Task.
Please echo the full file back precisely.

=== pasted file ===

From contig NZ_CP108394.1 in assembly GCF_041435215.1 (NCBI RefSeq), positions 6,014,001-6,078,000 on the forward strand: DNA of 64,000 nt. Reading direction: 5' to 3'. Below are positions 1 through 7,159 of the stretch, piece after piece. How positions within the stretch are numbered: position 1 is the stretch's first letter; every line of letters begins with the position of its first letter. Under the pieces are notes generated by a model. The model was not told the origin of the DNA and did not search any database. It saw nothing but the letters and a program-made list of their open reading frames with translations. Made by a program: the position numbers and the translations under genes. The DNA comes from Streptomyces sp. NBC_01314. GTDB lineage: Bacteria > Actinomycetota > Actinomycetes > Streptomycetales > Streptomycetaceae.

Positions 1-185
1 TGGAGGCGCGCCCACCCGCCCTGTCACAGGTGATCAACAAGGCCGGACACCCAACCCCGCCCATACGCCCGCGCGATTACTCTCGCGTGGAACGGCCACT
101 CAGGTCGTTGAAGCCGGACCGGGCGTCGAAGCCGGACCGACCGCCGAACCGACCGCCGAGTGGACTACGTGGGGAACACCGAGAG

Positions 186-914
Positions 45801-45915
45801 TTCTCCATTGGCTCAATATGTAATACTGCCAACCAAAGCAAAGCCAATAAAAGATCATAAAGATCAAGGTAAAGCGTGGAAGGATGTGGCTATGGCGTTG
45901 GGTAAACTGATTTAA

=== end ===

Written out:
From contig NZ_CP108394.1 in assembly GCF_041435215.1 (NCBI RefSeq), positions 6,014,001-6,078,000 on the forward strand: DNA of 64,000 nt. Reading direction: 5' to 3'. Below are positions 1 through 7,159 of the stretch, piece after piece. How positions within the stretch are numbered: position 1 is the stretch's first letter; every line of letters begins with the position of its first letter. Under the pieces are notes generated by a model. The model was not told the origin of the DNA and did not search any database. It saw nothing but the letters and a program-made list of their open reading frames with translations. Made by a program: the position numbers and the translations under genes. The DNA comes from Streptomyces sp. NBC_01314. GTDB lineage: Bacteria > Actinomycetota > Actinomycetes > Streptomycetales > Streptomycetaceae.

Positions 1-185
1 TGGAGGCGCGCCCACCCGCCCTGTCACAGGTGATCAACAAGGCCGGACACCCAACCCCGCCCATACGCCCGCGCGATTACTCTCGCGTGGAACGGCCACT
101 CAGGTCGTTGAAGCCGGACCGGGCGTCGAAGCCGGACCGACCGCCGAACCGACCGCCGAGTGGACTACGTGGGGAACACCGAGAG

Positions 186-914
Positions 45801-45915
45801 TTCTCCATTGGCTCAATATGTAATACTGCCAACCAAAGCAAAGCCAATAAAAGATCATAAAGATCAAGGTAAAGCGTGGAAGGATGTGGCTATGGCGTTG
45901 GGTAAACTGATTTAA